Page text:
Saturday, October 29, 2011

Charlie Daniels Band - The Legend Of Wooley Swamp

(Image source)
The ghosts come out on Halloween.  Yeah, there's a country song for that.

Perhaps it's better to say "Southern Rock".  While this song didn't do very well on the country charts, it became a big crossover hit in 1980, taking the song well into the Top 40, and the album platinum.

The story is the sort you heard around the campfire when you were young: an old rich miser living in the woods, some young, foolish bad guys ("white trash" in the song) who kill him for his money, and the poetic justice that snares them.

Oh, and the ghosts of all involved who come out at night ...

The Legend of Wooley Swamp (Songwriters: Charlie Daniels, Tom Crain, "Taz" DiGregorio, Fred Edwards, James W. Marshall, Charles Hayward)
Well, if you ever go back into Wooley Swamp,
Well, you better not go at night.
There's things out there in the middle of them woods
That make a strong man die from fright.
Things that crawl and things that fly
And things that creep around on the ground.
And they say the ghost of Lucius Clay gets up and he walks around.

But I couldn't believe it.
I just had to find out for myself.
And I couldn't conceive it
'Cause I never would have listened to nobody else.
And I couldn't believe it.
I just had to find out for myself
There's somethings in this world you just
can't explain.

The old man lived in the Wooley Swamp way back in Booger Woods.
He never did do a lot of harm in the world,
But he never did do no good
People didn't think too much of him
They all thought he acted funny
The old man didn't care about people anyway
All he cared about was his money.
He'd stuff it all down in mason jars
And he'd bury it all around
And on certain nights
If the moon was right
He'd dig it up out of the ground.
He'd pour it all out on the floor of his shack
And run his fingers through it.
Yeah, Lucius Clay was a greedy old man
And that's all that there was to it.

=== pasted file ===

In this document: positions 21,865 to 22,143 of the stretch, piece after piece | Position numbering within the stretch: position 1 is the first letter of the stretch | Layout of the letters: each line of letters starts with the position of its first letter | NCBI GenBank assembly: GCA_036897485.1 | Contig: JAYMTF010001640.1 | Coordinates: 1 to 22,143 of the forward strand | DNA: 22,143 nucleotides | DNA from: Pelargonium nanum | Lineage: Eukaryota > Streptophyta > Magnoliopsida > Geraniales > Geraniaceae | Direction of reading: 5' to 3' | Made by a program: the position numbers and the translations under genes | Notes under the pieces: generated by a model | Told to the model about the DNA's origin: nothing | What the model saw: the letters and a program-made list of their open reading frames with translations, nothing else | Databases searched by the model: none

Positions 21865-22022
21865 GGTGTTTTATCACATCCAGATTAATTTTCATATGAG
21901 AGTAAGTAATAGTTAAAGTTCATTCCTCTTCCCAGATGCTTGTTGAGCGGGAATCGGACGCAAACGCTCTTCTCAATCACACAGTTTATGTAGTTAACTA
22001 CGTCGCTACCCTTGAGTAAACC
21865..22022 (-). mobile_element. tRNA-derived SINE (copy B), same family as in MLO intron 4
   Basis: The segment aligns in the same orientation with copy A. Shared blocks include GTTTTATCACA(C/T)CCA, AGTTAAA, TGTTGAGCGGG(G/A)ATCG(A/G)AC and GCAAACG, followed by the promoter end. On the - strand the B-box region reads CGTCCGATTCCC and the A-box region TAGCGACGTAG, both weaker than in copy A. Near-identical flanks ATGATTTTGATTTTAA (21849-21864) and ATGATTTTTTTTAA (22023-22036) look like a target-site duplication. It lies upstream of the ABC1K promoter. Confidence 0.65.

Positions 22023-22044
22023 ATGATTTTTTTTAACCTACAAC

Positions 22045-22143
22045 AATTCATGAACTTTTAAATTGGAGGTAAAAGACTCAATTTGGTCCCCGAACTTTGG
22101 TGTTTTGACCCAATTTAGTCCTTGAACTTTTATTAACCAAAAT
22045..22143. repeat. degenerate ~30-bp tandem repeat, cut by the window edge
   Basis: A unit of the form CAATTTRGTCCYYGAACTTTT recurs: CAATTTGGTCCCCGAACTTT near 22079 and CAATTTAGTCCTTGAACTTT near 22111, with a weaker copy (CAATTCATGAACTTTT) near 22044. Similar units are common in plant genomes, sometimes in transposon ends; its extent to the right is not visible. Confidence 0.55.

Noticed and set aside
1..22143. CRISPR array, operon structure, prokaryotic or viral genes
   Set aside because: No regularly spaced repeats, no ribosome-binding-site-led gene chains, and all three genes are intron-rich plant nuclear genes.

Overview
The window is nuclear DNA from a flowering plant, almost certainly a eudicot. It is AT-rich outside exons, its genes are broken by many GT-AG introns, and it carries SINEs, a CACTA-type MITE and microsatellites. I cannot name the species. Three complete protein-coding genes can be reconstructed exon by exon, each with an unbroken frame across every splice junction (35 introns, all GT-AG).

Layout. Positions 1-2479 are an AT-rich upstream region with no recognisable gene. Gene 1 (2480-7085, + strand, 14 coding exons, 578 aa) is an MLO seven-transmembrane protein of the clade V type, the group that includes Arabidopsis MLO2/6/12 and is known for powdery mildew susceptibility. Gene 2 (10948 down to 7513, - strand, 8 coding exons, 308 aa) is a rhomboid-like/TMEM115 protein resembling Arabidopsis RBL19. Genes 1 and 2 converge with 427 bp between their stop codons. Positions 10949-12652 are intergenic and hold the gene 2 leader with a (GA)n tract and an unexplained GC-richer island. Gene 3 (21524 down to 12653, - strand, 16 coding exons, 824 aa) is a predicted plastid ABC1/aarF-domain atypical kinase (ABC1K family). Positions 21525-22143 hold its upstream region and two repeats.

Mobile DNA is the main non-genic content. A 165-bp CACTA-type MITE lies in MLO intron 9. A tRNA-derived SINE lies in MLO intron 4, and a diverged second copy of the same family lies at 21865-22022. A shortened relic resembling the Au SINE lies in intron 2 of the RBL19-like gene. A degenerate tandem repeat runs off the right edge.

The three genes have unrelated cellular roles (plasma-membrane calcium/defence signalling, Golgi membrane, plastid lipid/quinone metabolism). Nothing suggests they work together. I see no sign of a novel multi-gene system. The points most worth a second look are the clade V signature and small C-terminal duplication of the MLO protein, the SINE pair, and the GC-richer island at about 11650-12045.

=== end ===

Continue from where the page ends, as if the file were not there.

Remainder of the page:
Cable boys was white trash
They lived over on Carver's Creek.
They were mean as a snake
And sneaky as a cat
And belligerent when they'd speak.
One night the oldest brother said,
"Y'all meet me at the Wooley Swamp later
We'll take old Lucius's money
and we'll feed him to the alligators."

They found the old man out in the back
With a shovel in his hand,
Thirteen rusty mason jars
was just dug up out of the sand.
And they all went crazy
And they beat the old man,
And they picked him up off of the ground.
Threw him in the swamp
And stood there and laughed
As the black water sucked him down.

Then they turned around
And went back to the shack
And picked up the money and ran.
They hadn't gone nowhere
When they realized
They were running in quicksand.
And they struggled and they screamed
But they couldn't get away
And just before they went under
They could hear that old man laughing
In a voice as loud as thunder.

And that's been fifty years ago
And you can go by there yet.
There's a spot in the yard
In the back of that shack
Where the ground is always wet.
And on summer nights
If the moon is right
Down by the that dark footpath,
You can hear three young men screaming.
You can hear one old man laugh.
Have a fun Halloween.  Just stay out of the woods ...


wolfwalker said...

Good song. Lousy recording, though. The version on A Decade of Hits is much better.

Old NFO said...

Good song is right! CDB always has put good stuff out!

Southern Belle said...

Yes that's a great song! Charlie Daniels is terrific.

Ruth said...

heh, I was just listening to that yesterday!

Tam said...

So there I was...

2003. Deer camp, just outside of Waynesboro, Georgia.

I'd woken up at 0MG30 on a cold November morning and gotten dressed in a pitch-dark cabin so as not to bork my night vision, and headed out to the stand.

I'm creeping very slowly... step... long pause... step... down the sandy trail, by the available light of the moon still up, with Spanish moss dangling overhead and the occasional burbling ripple or splash from the black waters of the beaver pond off in the swampy woods to my right...

...and suddenly this song pops into my head and will not go away.

Bob said...

There's a few other similar songs out there. Jerry Reed sang Amos Moses and Gator, Jim Stafford sang Swamp Witch and Last Chant,, that's about it, actually.

wolfwalker said...

CD himself did another song in a similar setting called "Alligator."

I suspect you could find a few somewhat-similar-in-theme songs among Irish and Scottish folk ballads. Also in Appalachia.

Sabra said...

That is right up there on the list of songs that used to scare the bejeezus out of me when I was a child.

Atom Smasher said...

On the one hand, I've loved this song since it came out. On the other, it can't scare me because I'll always associate it with watching my best friend's oldest sister waggle her butt around while dancing to its guitar riff one fine afternoon.

Sorry, that's a good memory. :)

ZerCool said...

And to add one to the list, this 'un was on the radio this morning...